First, IntelliJ, when used by someone who is familiar with the Refactor menu, is like magic. Yes, I know that there was a lot of work that went into making sure that the IDE knows about (or can readily track down) all the references to a particular method, the methods on an interface, the number of usages of a particular method, and all that. A lot of work went into it. But, to quote Sir Arthur C Clarke, Any sufficiently advanced technology is indistinguishable from magic. Thus, I insist that IntelliJ is magic.

Secondly, test driven development, done right, is a completely different paradigm to programming than any of us in the office are used to, familiar with, or, dare I say it, comfortable with. We learned to write software by breaking the requirements down into discrete, modelable chunks, establishing a rough idea of how these chunks interact with each other, and having at it. Once fairly complete pieces of code are done, tests are usually written, and primarily as an afterthought--"Did I do that right?" TDD turns this completely on its head. You read through the requirements, and pick one that you can test. Then you write a unit test that will verify that the chosen requirement is satisfied. This unit test should not pass. Now, you write the bare minimum amount of code necessary to satisfy that requirement. Absolute bare minimum; make it as simple as possible. You don't even make new classes, just put new methods into your test class. Repeat until the methods in your test class start to develop some structure. This is the point where you start refactoring the code into standalone classes. Don't worry, it's supposed to be hard to wrap your head around.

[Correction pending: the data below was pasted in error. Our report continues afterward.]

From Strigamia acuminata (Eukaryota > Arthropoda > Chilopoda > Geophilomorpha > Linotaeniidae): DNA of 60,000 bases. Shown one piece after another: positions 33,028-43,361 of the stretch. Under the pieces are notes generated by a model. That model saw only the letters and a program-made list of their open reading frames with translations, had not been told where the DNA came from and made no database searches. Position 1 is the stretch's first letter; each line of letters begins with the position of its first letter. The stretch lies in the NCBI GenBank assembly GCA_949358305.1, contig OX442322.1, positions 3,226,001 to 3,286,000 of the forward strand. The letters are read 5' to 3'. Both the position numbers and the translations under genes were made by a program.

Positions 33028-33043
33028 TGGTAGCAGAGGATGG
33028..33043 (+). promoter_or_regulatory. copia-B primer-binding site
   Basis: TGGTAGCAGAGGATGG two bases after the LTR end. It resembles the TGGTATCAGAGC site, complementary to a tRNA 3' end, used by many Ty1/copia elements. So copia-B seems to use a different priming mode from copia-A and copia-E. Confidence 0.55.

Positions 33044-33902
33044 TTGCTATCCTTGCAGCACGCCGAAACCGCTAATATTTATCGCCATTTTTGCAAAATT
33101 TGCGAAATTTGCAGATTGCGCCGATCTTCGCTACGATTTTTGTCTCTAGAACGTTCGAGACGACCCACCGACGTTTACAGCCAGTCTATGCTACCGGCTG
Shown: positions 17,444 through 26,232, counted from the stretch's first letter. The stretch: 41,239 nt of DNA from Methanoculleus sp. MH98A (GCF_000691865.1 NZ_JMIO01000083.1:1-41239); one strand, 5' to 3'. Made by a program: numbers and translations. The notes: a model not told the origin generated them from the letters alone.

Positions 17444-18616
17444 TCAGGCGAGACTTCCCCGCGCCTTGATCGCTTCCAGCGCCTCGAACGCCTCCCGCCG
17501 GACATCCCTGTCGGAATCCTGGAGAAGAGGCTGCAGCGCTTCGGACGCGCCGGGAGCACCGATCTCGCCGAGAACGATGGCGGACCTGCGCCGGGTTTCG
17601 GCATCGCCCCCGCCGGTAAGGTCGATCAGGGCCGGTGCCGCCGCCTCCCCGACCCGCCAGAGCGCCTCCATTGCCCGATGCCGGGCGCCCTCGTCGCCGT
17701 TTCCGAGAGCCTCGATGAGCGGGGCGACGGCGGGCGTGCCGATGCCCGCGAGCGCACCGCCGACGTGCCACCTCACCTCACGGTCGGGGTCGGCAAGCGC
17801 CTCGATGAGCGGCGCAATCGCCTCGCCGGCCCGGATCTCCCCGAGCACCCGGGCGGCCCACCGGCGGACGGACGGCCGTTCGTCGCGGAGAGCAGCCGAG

If you've never developed according to TDD before, it will be unlike anything you've ever done. But the strange thing is, if you strip out the source code that supports a fully developed test suite, anyone else will be able reimplement your code, almost exactly as you did, in a fraction of the time. TDD does not, contrary to popular belief, double your development time, because you still only write the code once. It does, however, give you full test coverage, which means that when you go bug hunting, you can be sure that you won't introduce new bugs!